I hesitated to tweet, “RIP Trayvon Martin” and at the time I was not sure why. My gut instinct told me something seriously wrong happened and was continuing to happen in our country. For a second I allowed the noise, phrases such as, “But we don’t know all the details!” or “Why was he even out there in the first place?” to somehow justify not being outraged. I allowed myself to temporarily get tangled up in the arguments that devalued Trayvon’s loss of life to simply a series of events.
About a year after his death I came to a realization, he lost his life long before he breathed his last breath. He was seen as a threat, simply for being himself.
I’m just seen as a white male and I have come to realize the undeserved privilege that has been bestowed on me simply because of the color of my skin. On top of that, I was born into a loving and supportive family with means to provide me with an education without constraints due to finances.
Has this immunized me from life’s challenges? No. I have experienced soul wrenching pain due to failed relationships and unhealthy use of substances in addition to the typical woes that come with life.
However, I have never been discriminated against because of my skin color. I haven’t experience hate directed towards me simply because of who I am. I don’t get followed when I go to the mall, I wear what I want when I go out late at night, including my dress of choice, a hoodie.
I have also never experienced what it feels like to be shot or even the threat of what it might be like.
My first experience protesting was when news of the immigration ban broke and it seemed like a lot of people were getting out there and making their voices heard. All I could think about was how I balked, how I froze when Trayvon was killed. Also how I took time to weigh both sides and avoided casting blame when Tamir Rice was killed.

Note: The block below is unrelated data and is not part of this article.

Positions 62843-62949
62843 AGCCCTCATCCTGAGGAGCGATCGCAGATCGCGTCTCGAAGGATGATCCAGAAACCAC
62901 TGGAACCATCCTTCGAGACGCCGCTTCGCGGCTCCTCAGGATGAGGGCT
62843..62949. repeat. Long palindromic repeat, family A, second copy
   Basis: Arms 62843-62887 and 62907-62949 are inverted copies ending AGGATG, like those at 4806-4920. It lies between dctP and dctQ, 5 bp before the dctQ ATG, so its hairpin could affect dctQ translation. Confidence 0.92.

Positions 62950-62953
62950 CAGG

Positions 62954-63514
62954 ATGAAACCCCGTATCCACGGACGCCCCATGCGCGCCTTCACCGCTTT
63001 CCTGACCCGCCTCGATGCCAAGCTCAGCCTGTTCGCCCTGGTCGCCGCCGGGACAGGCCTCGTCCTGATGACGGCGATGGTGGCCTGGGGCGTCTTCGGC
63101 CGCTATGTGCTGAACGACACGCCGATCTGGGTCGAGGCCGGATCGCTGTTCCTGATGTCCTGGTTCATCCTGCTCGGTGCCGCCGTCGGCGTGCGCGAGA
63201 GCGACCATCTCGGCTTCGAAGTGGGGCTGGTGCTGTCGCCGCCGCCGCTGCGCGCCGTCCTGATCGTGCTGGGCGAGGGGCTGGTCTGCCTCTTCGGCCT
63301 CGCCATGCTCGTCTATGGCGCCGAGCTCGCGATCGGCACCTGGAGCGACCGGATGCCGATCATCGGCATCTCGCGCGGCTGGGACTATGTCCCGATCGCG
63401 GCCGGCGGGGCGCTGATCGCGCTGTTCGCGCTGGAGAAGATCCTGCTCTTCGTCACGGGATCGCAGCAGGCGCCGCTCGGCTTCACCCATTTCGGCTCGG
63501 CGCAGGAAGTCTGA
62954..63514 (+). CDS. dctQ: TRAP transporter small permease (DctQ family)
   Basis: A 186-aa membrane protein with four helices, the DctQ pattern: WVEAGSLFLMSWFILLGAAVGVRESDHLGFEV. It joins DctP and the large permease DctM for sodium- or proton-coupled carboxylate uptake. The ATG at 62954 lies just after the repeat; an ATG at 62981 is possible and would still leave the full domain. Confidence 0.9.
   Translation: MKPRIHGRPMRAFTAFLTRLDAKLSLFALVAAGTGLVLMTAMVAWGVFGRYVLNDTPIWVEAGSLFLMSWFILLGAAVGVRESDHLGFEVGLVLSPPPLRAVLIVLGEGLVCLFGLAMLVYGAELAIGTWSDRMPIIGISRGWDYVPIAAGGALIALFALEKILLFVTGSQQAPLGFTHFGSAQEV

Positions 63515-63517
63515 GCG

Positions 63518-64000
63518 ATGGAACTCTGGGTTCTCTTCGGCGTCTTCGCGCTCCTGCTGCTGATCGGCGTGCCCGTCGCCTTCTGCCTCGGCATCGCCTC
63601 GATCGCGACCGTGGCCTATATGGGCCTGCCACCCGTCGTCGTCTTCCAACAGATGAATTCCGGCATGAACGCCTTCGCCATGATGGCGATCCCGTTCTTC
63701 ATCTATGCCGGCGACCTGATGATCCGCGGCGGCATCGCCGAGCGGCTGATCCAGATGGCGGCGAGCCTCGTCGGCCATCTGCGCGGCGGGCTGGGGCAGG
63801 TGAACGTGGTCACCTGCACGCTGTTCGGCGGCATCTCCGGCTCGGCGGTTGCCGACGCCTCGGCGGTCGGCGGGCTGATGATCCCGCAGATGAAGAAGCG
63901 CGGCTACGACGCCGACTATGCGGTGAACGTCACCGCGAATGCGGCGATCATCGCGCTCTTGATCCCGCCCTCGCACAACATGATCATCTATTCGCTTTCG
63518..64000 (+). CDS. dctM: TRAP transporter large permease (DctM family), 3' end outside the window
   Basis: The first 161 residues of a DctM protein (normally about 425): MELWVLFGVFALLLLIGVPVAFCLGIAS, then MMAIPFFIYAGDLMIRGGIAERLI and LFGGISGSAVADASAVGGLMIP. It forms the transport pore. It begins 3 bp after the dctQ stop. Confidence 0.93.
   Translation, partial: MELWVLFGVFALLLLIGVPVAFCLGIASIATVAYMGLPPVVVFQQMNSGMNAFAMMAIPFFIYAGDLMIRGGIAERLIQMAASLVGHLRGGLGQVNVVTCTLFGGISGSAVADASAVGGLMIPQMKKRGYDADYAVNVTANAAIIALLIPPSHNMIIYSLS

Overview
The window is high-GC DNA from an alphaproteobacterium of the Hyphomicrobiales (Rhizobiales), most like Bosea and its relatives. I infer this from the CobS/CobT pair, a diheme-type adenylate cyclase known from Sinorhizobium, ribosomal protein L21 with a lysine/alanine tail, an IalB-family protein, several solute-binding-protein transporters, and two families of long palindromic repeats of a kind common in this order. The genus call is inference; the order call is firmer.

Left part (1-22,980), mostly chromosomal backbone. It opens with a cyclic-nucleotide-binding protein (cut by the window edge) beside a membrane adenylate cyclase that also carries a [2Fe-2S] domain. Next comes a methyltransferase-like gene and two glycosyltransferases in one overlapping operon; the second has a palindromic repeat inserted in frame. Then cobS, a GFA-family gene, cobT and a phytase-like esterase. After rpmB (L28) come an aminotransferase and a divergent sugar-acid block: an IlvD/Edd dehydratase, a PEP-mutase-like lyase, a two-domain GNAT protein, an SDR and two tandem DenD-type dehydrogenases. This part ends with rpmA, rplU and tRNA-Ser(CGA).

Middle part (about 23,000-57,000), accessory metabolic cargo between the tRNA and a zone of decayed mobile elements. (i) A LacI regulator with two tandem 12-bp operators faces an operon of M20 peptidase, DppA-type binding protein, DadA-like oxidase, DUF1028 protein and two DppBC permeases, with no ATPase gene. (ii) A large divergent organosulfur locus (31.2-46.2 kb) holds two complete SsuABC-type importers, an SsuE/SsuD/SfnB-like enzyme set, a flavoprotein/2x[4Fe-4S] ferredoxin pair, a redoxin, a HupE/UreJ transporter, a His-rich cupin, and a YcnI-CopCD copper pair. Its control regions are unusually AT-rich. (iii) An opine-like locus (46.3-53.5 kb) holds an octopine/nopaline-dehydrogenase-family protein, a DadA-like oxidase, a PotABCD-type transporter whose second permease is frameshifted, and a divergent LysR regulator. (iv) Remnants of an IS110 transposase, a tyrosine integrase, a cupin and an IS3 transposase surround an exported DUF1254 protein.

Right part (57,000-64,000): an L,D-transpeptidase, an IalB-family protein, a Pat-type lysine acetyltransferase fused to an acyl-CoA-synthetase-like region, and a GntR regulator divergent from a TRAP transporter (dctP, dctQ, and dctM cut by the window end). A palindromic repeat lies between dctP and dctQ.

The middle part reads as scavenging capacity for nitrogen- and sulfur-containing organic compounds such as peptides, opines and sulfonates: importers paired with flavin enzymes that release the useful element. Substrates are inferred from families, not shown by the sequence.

The immigration ban seemed to be something I could get behind without being too publicly criticized. It seemed like a common sense thing that I could oppose and still save face by not being seen as “too liberal” or “too radical”, these make believe scenarios I played out in my mind where someone would see a picture of me somewhere or read a post of mine and judge me for my belief.
I am more comfortable speaking my mind because of that evening in BWI airport. I met people who were genuinely concerned for the well being of family members, friends and the country. They cared about the safety of our nation and were against terrorism but they didn’t believe this was the way to go about it.
Leaving the airport I knew I had to do more and I knew it had to start with changing my heart.
From then on, I read more, I listened more and I hesitated less.
Being at the March For Our Lives with a group from the school where I work caused me to once again think about Trayvon and Tamir and the countless other people who have lost their lives due to gun violence. I know they are looking down and are proud of the students of Marjory Stoneman Douglas High School and those standing with them.
At the March, Naomi Wadler spoke on the stage in front of the thousands, she is 11. Six years ago, at age 27, I had a hard time tweeting about something I thought was wrong. I was in awe of her courage and her conviction. Being a witness to such a moment in history caused me to think back to how I have acted in troubling times when our country has witnessed injustices.
The United States Holocaust Memorial Museum displays this quote that summarizes my realization.
I still have a lot to learn about the injustices in the world and I know there are people who could speak circles around me in defense of the opposing points. I will listen and learn from them as well but one thing I do know is that I cannot and will not be silent.
In his address to Xavier High School in New York, Jesuit Fr. Daniel Berrigan said it best, “Know where you stand and stand there.”